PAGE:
I bet if Mary wises up and started giving Warren/Paul a hard time he'd go absolutely over the edge for her. I hope she was smart enough not to keep on being so nice to him. But I don't know, girls named Mary are notoriously unselfish.

 

You really don't like these "nice" girls, do you? I actually thought Mary was being herself in the film. That was just her personality. You know, "super sweet." Claire was the exact opposite. Sex is how she won favor with men, not sweetness. Mary's little pipe-cleaner figure of herself was stuffed in Warren's pocket, which was directly in front of his heart. Claire had her hands in other pockets and places.

 

From Fallen Angel:

 

"We were born to tread the Earth as angels, to seek out heaven this side of the sky, but they who race alone shall stumble in the dark and fall from grace. Then love alone can make the fallen angel rise, for only two together can enter paradise."

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Miss Goddess -- I don't dislike the "nice" girl characters, I just can't help but worry about them---you have to be on your toes with a man, any man. "Being yourself" without also being wise can be a recipe for disaster in a relationship.

 

I can't argue with that. Hey, I'm agreeing with you again. I better knock this stuff off.

 

The little pipe-cleaner business was so wonderful for a movie. In real life I wonder how many men would even understand it? Someone older probably, but not necessarily a young man like Warren who responds so strongly to a woman like Claire. It's just my point of view, I'm not saying it is right or wrong, just what I've observed and experienced.

 

There are many, many men out there who respond to sweet and cute acts of affection from women that they are attracted to. Any sign of attention from a lady usually elicits a response from a guy if he likes the gal. They will notice. Of course, you've observed and experienced more than I in this world, so I respectfully heed your words.

 

Tension is a very deep film! I want to show it to my "femme fatale" friend, boy will she have plenty to say about these characters. Ha!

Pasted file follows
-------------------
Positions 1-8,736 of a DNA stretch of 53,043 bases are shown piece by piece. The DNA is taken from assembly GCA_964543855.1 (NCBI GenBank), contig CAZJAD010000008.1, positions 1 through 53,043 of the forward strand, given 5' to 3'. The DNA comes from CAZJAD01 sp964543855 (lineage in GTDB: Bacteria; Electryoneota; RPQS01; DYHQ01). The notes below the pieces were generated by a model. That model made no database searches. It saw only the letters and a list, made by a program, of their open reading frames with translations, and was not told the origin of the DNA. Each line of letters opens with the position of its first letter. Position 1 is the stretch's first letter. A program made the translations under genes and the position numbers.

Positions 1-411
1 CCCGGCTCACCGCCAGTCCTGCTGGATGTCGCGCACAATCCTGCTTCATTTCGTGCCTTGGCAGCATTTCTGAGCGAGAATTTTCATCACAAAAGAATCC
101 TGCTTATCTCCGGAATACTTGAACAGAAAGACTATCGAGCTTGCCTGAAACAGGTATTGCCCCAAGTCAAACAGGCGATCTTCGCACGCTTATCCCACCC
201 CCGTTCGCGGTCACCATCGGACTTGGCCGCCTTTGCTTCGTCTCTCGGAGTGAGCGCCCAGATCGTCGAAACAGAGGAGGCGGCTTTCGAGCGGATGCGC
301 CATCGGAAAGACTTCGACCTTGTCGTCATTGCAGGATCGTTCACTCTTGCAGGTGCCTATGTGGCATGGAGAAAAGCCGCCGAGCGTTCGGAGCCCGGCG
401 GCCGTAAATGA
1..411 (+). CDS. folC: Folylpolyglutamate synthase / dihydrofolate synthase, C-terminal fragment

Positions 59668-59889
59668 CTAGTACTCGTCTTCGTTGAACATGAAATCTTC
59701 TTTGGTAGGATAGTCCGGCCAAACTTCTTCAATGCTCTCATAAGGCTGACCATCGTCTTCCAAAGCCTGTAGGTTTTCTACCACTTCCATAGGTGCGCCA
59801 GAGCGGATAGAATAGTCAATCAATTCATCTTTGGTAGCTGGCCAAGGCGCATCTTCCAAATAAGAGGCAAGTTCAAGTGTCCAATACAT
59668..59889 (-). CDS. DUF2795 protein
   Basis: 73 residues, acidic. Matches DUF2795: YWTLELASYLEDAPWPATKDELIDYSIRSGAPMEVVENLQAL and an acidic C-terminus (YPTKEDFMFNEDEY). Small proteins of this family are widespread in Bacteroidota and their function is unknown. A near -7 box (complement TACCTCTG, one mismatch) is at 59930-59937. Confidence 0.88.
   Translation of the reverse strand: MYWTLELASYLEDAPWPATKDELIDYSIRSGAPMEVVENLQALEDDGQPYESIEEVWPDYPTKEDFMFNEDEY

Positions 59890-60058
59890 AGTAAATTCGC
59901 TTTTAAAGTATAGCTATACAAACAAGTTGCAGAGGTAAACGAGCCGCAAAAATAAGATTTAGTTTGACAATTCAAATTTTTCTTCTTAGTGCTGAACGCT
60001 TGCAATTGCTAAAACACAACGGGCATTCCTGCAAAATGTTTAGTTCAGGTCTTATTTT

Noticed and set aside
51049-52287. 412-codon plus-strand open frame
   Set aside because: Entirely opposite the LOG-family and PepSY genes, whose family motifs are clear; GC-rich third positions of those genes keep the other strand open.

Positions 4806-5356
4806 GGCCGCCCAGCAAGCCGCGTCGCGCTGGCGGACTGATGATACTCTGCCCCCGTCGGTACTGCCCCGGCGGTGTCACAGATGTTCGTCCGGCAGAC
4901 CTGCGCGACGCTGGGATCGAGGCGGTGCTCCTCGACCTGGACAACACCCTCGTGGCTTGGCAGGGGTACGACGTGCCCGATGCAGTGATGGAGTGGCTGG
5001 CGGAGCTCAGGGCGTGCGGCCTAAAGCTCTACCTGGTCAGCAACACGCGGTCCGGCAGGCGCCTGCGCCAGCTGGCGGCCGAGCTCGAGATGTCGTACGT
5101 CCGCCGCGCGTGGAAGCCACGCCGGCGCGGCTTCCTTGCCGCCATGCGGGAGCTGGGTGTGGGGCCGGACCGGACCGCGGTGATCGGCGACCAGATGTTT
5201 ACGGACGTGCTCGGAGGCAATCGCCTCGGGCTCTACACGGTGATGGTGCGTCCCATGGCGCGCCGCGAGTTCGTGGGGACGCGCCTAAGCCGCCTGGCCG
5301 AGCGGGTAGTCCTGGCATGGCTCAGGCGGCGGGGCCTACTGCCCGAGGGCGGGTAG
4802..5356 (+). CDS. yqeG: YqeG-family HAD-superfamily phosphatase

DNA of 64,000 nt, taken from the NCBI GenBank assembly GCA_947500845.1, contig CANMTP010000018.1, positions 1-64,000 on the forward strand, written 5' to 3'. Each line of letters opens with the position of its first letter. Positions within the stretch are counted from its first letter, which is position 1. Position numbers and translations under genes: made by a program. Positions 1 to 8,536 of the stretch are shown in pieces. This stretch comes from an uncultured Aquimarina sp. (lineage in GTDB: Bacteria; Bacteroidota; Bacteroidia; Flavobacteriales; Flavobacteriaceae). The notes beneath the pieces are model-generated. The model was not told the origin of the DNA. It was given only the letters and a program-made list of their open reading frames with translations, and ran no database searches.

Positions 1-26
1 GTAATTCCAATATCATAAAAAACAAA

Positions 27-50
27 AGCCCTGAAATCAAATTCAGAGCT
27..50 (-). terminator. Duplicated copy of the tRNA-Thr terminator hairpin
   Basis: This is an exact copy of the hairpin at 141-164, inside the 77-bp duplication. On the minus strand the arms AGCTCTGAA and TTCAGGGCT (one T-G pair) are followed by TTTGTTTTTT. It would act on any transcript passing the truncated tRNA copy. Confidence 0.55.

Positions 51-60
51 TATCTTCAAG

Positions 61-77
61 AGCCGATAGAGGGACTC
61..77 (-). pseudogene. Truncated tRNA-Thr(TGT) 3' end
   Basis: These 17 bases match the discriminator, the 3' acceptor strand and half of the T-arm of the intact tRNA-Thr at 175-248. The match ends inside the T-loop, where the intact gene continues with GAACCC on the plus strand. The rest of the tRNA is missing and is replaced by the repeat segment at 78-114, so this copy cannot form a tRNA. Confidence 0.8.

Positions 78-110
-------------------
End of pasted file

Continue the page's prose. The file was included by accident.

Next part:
Ahhh, Femme Fatale. What a pair you two make. Wait a minute, I still believe it is you who is the actual femme fatale. You're not foolin' me one bit, Miss Gun For Hire. Some of us guys need to stay on our toes, too, you know.

 

Who wrote that quote from Fallen Angel? It doesn't really make much sense to me I must confess. I still have not figured out who is the fallen one of the title.

 

From Fallen Angel:

 

Eric Stanton (Dana Andrews): June, why don't you just go on home?

 

June Mills (Alice Faye): We're married. Remember? Besides, I... I want to be with you.

 

Eric Stanton (Dana Andrews): Why?

 

June Mills (Alice Faye): I need you, Eric.

 

Eric Stanton (Dana Andrews): You need me?

 

June Mills (Alice Faye): Yes. You're my husband and I'm your wife.

 

Eric Stanton (Dana Andrews): Right out of a book. Again.

 

June Mills (Alice Faye): Yes... out of a book.

 

June Mills (Alice Faye) then says these words:

 

"We were born to tread the Earth as angels, to seek out heaven this side of the sky, but they who race alone shall stumble in the dark and fall from grace. Then love alone can make the fallen angel rise, for only two together can enter paradise."

 

The passage is about loneliness and finding love.

 

June is the "Fallen Angel." She was a very pure church girl who never got her nose dirty but she was also very lonely and without male love. When Eric entered her life, she initially viewed him with great skepticism but she was also turned on by his showing great interest in her. This is something she hadn't experienced in her life before. The only thing really holding her back was her own fear of leaving her safe world. Well, she decided to tear down her walls and take the plunge. She was an angel who had fallen in love for the first time in her life and she wasn't going to let it go at any cost.

 

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Alice Faye's character gets short shrift from the editing...she never quite springs to life for me and it's no fault of the actress. Moreover, the minute Linda Darnell's "Stella" enters the picture, I don't think the best editing in the world could change the fact that she's much more interesting and charismatic to watch than "June".